Amazon Pays ‘Creepy’ Twitter Accounts to Say Nice Things About Company

Jeff Bezos arrive at the Vanity Fair Oscar Party on Sunday, March 4, 2018, in Beverly Hills, Calif. (Photo by Evan Agostini/Invision/AP)
Evan Agostini/Invision/AP

Amazon has confirmed it’s paying employees to say good things about working for the company on Twitter in an effort to combat bad press about work  conditions in its warehouses.

Several Twitter users discovered the accounts, which are almost identical looking except for the picture, and presumed they were bots before Amazon confirmed they were real employees.

“FC ambassadors are employees who have experience working in our fulfillment centers. The most important thing is that they’ve been here long enough to honestly share the facts based on personal experience,” claimed an Amazon spokesman. “It’s important that we do a good job of educating people about the actual environment inside our fulfillment centers, and the FC ambassador program is a big part of that along with the fulfillment center tours we provide.”

According to Business Insider, the accounts mostly “tweet positive things about Amazon’s warehouse working conditions,” pay, and benefits in an attempt to change public opinion about the company.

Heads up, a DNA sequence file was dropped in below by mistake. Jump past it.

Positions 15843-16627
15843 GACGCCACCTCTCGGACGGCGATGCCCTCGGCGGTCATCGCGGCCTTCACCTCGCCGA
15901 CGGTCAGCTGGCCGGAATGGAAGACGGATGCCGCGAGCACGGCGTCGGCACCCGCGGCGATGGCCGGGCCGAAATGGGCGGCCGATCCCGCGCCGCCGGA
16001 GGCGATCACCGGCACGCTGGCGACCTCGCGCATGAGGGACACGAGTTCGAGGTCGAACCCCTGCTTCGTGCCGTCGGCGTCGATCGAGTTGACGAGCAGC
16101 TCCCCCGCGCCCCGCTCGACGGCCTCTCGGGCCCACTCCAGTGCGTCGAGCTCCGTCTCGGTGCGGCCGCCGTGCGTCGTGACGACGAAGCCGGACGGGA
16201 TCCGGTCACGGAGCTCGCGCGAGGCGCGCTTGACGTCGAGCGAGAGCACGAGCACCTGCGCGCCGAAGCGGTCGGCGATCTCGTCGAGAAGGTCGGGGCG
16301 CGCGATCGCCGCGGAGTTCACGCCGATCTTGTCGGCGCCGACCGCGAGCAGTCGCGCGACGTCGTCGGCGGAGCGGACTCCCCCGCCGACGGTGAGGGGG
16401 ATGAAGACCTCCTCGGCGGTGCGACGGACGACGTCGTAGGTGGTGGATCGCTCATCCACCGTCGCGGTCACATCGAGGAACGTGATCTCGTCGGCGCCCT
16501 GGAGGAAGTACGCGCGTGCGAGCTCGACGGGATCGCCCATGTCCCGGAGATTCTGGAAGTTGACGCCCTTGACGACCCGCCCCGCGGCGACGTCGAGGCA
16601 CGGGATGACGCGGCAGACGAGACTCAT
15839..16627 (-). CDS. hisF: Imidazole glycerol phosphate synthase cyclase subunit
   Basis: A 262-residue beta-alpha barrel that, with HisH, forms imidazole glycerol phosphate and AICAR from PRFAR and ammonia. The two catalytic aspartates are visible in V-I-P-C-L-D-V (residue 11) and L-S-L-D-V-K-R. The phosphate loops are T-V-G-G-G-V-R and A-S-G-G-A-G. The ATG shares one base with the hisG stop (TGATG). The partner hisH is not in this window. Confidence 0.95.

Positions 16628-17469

Last year, it was reported that Amazon warehouse employees were being worked to exhaustion, with some falling asleep on the job, urinating into bottles and trashcans for fear of being sanctioned for bathroom breaks, and living in the warehouse parking lot.

The accounts might be doing more damage than good, however, with several users calling the accounts “creepy” after interacting with them.

“Argh this is kinda creepy,” declared one user. “Isn’t it kind of Orwellian to have people searching for Amazon work conditions to try and change the public opinion about it?”

https://twitter.com/S_de_Incognito/status/1032800551212343298

This year, Amazon faced further controversy after the company was granted a patent for a wristband which would track employee movements and tell them where to go.

Charlie Nash is a reporter for Breitbart Tech. You can follow him on Twitter @MrNashington, or like his page at Facebook.

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